The Shijarat Malayu has a legend, with a fictitious etymology, of the foundation of the city and kingdom of Samudra, or SUMATRA, by Marah Silu, a fisherman near Pasangan, who had acquired great wealth, as wealth is got in fairy tales. The name is probably the Sanskrit Samudra, “the sea.” Possibly it may have been imitated from Dwára Samudra, at that time a great state and city of Southern India. [We read in the Malay Annals, Salalat al Salatin, translated by Mr. J.T. Thomson (Proc.R.G.S. XX. p. 216): “Mara Silu ascended the eminence, when he saw an ant as big as a cat; so he caught it, and ate it, and on the place he erected his residence, which he named Samandara, which means Big Ant (Semut besar in Malay).”— H.C.] Mara Silu having become King of Samudra was converted to Islam, and took the name of Malik-al-Sálih. He married the daughter of the King of Parlák, by whom he had two sons; and to have a principality for each he founded the city and kingdom of Pasei. Thus we have Marco’s three first kingdoms, Ferlec, Basma, and Samara, connected together in a satisfactory manner in the Malayan story. It goes on to relate the history of the two sons Al–Dháhir and Al–Mansúr. Another version is given in the history of Pasei already alluded to, with such differences as might be expected when the oral traditions of several centuries came to be written down.
Ibn Batuta, about 1346, on his way to China, spent fifteen days at the court of Samudra, which he calls Samathrah or Samuthrah. The king whom he found there reigning was the Sultan Al–Malik Al–Dháhir, a most zealous Mussulman, surrounded by doctors of theology, and greatly addicted to religious discussions, as well as a great warrior and a powerful prince. The city was 4 miles from its port, which the traveller calls Sarha; he describes the capital as a large and fine town, surrounded with an enceinte and bastions of timber. The court displayed all the state of Mahomedan royalty, and the Sultan’s dominions extended for many days along the coast. In accordance with Ibn Batuta’s picture, the Malay Chronicle represents the court of Pasei (which we have seen to be intimately connected with Samudra) as a great focus of theological studies about this time.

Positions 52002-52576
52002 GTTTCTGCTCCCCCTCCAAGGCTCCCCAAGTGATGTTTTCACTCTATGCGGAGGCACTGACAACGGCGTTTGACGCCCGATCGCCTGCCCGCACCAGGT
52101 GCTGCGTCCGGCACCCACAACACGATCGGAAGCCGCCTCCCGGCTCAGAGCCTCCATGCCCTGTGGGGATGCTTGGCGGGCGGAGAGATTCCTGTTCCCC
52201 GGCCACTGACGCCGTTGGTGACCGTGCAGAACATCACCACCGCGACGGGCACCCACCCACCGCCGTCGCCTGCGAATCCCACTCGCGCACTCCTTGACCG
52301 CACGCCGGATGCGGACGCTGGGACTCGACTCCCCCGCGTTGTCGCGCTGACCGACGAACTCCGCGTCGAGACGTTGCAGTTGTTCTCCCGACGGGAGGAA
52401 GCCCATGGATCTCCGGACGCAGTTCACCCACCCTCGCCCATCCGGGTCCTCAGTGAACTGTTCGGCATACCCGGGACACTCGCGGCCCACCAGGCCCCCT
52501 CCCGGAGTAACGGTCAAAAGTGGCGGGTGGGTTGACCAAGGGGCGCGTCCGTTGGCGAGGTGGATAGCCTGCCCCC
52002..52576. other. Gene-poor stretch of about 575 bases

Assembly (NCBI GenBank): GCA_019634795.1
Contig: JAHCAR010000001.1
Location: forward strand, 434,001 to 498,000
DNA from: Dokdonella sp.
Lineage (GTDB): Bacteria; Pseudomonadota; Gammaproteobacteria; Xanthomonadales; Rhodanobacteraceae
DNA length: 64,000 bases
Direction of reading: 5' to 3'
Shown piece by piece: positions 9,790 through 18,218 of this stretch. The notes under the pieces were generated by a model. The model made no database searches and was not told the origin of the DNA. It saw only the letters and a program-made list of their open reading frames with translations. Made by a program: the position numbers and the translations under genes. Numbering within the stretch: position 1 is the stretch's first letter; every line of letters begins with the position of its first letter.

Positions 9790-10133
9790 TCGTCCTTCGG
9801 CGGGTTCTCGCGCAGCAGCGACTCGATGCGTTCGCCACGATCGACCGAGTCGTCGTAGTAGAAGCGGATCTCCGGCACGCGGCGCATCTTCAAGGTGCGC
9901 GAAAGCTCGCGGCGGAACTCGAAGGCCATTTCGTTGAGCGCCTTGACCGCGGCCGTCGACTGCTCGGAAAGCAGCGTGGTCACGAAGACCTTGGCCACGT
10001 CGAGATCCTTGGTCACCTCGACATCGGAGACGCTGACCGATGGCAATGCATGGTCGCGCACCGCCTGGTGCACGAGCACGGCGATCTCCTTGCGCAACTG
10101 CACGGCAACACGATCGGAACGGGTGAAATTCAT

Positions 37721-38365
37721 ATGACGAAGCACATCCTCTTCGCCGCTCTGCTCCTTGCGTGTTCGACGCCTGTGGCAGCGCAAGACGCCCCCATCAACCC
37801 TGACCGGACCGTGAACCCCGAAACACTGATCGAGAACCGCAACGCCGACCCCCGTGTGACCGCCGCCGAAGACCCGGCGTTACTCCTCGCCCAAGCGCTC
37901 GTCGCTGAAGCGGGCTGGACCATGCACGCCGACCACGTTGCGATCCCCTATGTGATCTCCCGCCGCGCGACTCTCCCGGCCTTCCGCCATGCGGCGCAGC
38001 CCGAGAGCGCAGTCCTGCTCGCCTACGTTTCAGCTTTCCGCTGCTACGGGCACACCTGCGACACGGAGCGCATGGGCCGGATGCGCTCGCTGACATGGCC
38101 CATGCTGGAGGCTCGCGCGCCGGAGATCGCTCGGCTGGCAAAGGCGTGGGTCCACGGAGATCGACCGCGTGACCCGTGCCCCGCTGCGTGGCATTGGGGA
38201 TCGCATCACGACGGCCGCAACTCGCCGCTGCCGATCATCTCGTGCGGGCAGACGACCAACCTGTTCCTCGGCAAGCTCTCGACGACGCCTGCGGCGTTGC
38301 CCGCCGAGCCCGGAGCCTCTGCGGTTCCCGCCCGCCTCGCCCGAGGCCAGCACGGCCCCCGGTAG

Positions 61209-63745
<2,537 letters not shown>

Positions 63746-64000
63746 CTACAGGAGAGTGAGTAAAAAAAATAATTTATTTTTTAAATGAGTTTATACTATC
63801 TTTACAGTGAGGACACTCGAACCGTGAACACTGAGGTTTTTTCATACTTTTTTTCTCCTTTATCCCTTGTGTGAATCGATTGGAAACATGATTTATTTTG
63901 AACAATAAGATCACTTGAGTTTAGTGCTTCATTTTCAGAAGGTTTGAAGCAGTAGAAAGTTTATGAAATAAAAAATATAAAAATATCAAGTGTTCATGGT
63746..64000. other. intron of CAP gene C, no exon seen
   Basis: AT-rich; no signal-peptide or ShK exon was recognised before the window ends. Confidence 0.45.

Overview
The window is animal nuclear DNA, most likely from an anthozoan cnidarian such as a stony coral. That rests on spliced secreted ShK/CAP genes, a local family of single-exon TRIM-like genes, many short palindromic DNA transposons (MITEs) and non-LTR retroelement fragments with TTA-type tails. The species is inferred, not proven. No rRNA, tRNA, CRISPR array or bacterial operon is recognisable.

There can be little doubt that Ibn Batuta’s Malik Al–Dháhir is the prince of the Malay Chronicle the son of the first Mahomedan king. We find in 1292 that Marco says nothing of Mahomedanism; the people are still wild idolaters; but the king is already a rich and powerful prince. This may have been Malik Al–Salih before his conversion; but it may be doubted if the Malay story be correct in representing him as the founder of the city. Nor is this apparently so represented in the Book of the Kings of Pasei.
Before Ibn Batuta’s time, Sumatra or Samudra appears in the travels of Fr. Odoric. After speaking of Lamori (to which we shall come presently), he says: “In the same island, towards the south, is another kingdom, by name SUMOLTRA, in which is a singular generation of people, for they brand themselves on the face with a hot iron in some twelve places,” etc. This looks as if the conversion to Islam was still (circa 1323) very incomplete. Rashiduddin also speaks of Súmútra as lying beyond Lamuri. (Elliot, I. p. 70.)
The power attained by the dynasty of Malik Al–Salih, and the number of Mahomedans attracted to his court, probably led in the course of the 14th century to the extension of the name of Sumatra to the whole island. For when visited early in the next century by Nicolo Conti, we are told that he “went to a fine city of the island of Taprobana, which island is called by the natives Shamuthera.” Strange to say, he speaks of the natives as all idolaters. Fra Mauro, who got much from Conti, gives us Isola Siamotra over Taprobana; and it shows at once his own judgment and want of confidence in it, when he notes elsewhere that “Ptolemy, professing to describe Taprobana, has really only described Saylan.”
We have no means of settling the exact position of the city of Sumatra, though possibly an enquiry among the natives of that coast might still determine the point. Marsden and Logan indicate Samarlanga, but I should look for it nearer Pasei. As pointed out by Mr. Braddell in the J. Ind. Arch., Malay tradition represents the site of Pasei as selected on a hunting expedition from Samudra, which seems to imply tolerable proximity. And at the marriage of the Princess of Parlak to Malik Al–Salih, we are told that the latter went to receive her on landing at Jambu Ayer (near Diamond Point), and thence conducted her to the city of Samudra. I should seek Samudra near the head of the estuary-like Gulf of Pasei, called in the charts Telo (or Talak) Samawe; a place very likely to have been sought as a shelter to the Great Kaan’s fleet during the south-west monsoon. Fine timber, of great size, grows close to the shore of this bay,1 and would furnish material for Marco’s stockades.